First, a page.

In this article, we will be providing an in-depth tutorial on how to plot a logistic regression curve using the R programming language. Logistic regression, which is a statistical model that uses a logistic function to model a binary dependent variable, is widely used for predictive analytics and machine learning tasks.
Understanding the Data
For the purpose of this tutorial, we will be using a built-in R dataset called ‘mtcars’. This dataset is widely used for examples and teaching. It includes data on 32 models of car, with 11 different characteristics for each model. For logistic regression, we’ll predict whether a car has an automatic or manual transmission (column ‘am’) based on its horsepower (column ‘hp’).
Let’s load our data and take a quick look:
Now that we have loaded the data, the next step is to preprocess the data to fit the logistic regression model.
In this case, the ‘am’ variable is already in binary format (0 for automatic, 1 for manual), which is suitable for logistic regression. For the predictor variable ‘hp’, we will normalize it to have a mean of zero and standard deviation of one. This process is known as standardization or Z-score normalization.
You can standardize ‘hp’ using the following code:
mtcars$hp <- scale(mtcars$hp)[,1]
Building the Logistic Regression Model
Now we will build our logistic regression model using the ‘glm’ function in R. We specify the binomial family to perform logistic regression.
logit_model <- glm(am ~ hp, data = mtcars, family = binomial) summary(logit_model)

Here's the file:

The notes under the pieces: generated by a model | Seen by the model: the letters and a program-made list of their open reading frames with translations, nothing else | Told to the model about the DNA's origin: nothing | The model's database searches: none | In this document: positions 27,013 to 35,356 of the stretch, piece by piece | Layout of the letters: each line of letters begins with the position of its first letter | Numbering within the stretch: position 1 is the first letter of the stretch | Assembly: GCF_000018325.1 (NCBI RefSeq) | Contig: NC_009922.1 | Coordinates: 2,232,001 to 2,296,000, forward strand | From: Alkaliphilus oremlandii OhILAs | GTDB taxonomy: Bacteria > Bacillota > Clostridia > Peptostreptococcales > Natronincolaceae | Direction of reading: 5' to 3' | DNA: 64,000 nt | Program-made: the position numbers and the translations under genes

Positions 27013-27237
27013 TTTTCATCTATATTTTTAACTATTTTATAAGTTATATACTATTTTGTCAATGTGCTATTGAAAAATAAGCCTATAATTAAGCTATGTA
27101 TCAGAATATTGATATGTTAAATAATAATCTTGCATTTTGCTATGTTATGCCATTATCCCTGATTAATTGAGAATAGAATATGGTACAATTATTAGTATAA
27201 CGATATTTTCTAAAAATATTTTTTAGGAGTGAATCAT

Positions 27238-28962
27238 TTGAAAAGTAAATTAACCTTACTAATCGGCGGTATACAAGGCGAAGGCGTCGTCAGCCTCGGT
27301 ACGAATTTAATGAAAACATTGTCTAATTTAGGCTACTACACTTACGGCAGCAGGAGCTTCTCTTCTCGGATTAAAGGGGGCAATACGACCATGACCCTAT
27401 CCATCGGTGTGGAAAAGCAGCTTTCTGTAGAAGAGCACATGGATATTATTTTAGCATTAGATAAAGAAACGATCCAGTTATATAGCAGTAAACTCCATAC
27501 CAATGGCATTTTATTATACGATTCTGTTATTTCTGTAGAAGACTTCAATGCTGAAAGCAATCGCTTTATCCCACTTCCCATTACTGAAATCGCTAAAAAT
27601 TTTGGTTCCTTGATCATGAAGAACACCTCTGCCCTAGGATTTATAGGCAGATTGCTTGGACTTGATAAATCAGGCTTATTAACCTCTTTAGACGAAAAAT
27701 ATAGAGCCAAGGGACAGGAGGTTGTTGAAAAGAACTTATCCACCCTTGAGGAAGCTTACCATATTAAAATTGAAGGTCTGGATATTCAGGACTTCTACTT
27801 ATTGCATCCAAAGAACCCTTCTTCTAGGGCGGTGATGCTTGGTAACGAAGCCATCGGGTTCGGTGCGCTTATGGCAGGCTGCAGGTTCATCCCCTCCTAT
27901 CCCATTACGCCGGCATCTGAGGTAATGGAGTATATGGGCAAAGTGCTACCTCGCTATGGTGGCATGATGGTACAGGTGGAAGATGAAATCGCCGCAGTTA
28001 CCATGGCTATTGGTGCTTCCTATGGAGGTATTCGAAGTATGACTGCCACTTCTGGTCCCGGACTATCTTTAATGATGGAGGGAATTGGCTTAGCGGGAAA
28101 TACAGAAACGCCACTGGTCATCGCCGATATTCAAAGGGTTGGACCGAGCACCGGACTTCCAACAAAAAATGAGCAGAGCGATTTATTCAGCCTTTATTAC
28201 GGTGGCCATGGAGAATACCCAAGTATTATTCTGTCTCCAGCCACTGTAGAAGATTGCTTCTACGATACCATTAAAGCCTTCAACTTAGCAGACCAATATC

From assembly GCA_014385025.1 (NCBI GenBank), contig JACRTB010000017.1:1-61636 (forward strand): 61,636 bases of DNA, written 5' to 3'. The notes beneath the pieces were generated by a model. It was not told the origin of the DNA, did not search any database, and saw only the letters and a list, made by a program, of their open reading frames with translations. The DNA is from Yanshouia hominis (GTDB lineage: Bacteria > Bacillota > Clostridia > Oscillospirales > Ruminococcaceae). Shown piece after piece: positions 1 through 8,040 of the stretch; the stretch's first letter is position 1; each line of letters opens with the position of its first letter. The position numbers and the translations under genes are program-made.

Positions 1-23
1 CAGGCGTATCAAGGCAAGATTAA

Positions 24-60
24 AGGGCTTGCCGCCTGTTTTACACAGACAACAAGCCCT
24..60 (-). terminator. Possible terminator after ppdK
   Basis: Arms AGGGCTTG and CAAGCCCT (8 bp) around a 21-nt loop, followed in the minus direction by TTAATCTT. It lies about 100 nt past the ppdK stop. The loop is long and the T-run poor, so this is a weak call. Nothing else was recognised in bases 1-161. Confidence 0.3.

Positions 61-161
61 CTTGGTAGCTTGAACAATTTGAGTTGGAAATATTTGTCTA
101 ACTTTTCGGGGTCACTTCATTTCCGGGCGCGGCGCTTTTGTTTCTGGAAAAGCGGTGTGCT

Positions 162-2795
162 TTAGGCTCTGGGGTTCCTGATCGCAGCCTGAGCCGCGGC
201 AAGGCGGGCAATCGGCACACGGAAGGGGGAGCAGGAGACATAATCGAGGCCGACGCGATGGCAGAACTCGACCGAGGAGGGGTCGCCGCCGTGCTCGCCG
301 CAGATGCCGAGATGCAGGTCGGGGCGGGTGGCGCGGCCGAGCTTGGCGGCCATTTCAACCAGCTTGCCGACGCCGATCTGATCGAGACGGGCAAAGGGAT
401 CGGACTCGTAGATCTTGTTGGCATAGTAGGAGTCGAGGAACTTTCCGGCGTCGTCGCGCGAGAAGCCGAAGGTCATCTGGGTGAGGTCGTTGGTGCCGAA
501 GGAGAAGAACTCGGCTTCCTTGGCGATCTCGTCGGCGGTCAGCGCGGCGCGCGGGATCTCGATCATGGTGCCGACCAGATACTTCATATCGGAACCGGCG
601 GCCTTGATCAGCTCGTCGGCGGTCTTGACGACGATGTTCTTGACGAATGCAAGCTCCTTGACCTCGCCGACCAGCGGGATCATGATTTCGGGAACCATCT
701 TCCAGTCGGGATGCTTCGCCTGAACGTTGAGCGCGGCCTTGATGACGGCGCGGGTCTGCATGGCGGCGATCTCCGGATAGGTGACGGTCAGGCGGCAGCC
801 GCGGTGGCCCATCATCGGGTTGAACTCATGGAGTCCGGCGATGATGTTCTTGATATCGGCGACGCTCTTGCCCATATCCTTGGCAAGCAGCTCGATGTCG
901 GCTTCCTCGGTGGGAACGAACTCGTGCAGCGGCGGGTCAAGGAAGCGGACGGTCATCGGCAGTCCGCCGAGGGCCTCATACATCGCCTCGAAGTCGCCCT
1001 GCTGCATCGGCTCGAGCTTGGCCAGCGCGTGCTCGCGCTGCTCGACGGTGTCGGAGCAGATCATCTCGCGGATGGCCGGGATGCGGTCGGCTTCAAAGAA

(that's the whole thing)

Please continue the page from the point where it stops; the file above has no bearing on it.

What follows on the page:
The summary function provides a detailed overview of the model. Pay particular attention to the coefficients of the predictor variable, which indicate how much a one-unit change in the predictor variable ‘hp’ changes the log-odds of the response variable ‘am’.
Plotting the Logistic Regression Curve
Now we will plot the logistic regression curve using ggplot2. The curve is a plot of the predicted probabilities of the logistic regression model.
First, we’ll create a new data frame for prediction. This data frame contains equally spaced values of ‘hp’ over its range.
newdata <- data.frame(hp = seq(min(mtcars$hp), max(mtcars$hp), length.out = 100))
Then, we’ll predict the probabilities using the logistic regression model.
newdata$am <- predict(logit_model, newdata = newdata, type = "response")
Next, we’ll plot the logistic regression curve:
library(ggplot2) ggplot(mtcars, aes(x = hp, y = am)) + geom_point() + geom_line(data = newdata, aes(y = am), color = 'blue') + labs(x = 'Horsepower (standardized)', y = 'Probability of Manual Transmission') + theme_minimal()
The geom_point function adds the observed values (as points), and the geom_line function adds the predicted probabilities (as a line). We’ve also labeled the axes and applied a minimal theme to the plot.
Interpreting the Logistic Regression Curve
In the plot, the x-axis represents the standardized horsepower and the y-axis represents the probability that a car has a manual transmission.
The blue line represents the logistic regression curve, which is an S-shaped curve. This shape is characteristic of the logistic function. It shows how the probability of having a manual transmission (versus an automatic transmission) changes as horsepower increases.
From the plot, you can see that the probability of having a manual transmission increases as horsepower increases. This is consistent with the positive coefficient of ‘hp’ in the logistic regression model.
In this article, we’ve walked through how to plot a logistic regression curve in R using the ggplot2 package. We used a built-in R dataset ‘mtcars’ to demonstrate how to build a logistic regression model and predict probabilities. We also discussed how to interpret the logistic regression curve.
Logistic regression is a powerful tool for understanding the relationship between binary outcomes and predictor variables, and this type of visualization is a useful way to communicate these insights.